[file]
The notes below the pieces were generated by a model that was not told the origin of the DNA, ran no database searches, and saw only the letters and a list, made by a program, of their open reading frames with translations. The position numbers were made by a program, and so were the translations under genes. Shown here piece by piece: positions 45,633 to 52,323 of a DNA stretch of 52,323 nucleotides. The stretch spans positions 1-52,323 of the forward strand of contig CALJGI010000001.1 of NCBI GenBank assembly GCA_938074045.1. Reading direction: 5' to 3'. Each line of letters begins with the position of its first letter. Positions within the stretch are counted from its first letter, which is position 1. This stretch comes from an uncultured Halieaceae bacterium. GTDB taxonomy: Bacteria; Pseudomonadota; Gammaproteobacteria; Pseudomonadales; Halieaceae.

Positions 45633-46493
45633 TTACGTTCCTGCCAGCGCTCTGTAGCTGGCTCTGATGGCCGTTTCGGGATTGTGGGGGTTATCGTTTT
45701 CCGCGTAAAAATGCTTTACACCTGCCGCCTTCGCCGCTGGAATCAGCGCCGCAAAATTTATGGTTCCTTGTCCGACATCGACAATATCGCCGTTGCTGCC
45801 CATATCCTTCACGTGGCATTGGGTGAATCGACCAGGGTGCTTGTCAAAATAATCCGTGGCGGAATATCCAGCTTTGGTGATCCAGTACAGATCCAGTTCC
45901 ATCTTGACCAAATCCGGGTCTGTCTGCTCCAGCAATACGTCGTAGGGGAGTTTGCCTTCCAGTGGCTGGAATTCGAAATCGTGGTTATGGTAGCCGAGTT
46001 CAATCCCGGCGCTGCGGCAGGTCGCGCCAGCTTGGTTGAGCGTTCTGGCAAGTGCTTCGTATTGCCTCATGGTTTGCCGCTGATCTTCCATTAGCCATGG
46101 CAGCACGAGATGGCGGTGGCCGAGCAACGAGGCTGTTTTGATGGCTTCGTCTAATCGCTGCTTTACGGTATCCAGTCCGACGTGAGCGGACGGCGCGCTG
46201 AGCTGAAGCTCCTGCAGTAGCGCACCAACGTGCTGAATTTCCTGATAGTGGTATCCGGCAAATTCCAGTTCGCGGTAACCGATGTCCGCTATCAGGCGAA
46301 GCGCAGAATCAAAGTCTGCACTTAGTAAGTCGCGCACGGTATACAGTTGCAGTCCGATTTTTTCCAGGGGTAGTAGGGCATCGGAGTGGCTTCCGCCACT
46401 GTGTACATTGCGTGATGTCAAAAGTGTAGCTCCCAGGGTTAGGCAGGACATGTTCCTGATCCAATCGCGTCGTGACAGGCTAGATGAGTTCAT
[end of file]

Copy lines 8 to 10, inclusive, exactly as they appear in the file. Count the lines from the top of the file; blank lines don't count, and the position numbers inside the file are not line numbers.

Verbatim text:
46101 CAGCACGAGATGGCGGTGGCCGAGCAACGAGGCTGTTTTGATGGCTTCGTCTAATCGCTGCTTTACGGTATCCAGTCCGACGTGAGCGGACGGCGCGCTG
46201 AGCTGAAGCTCCTGCAGTAGCGCACCAACGTGCTGAATTTCCTGATAGTGGTATCCGGCAAATTCCAGTTCGCGGTAACCGATGTCCGCTATCAGGCGAA
46301 GCGCAGAATCAAAGTCTGCACTTAGTAAGTCGCGCACGGTATACAGTTGCAGTCCGATTTTTTCCAGGGGTAGTAGGGCATCGGAGTGGCTTCCGCCACT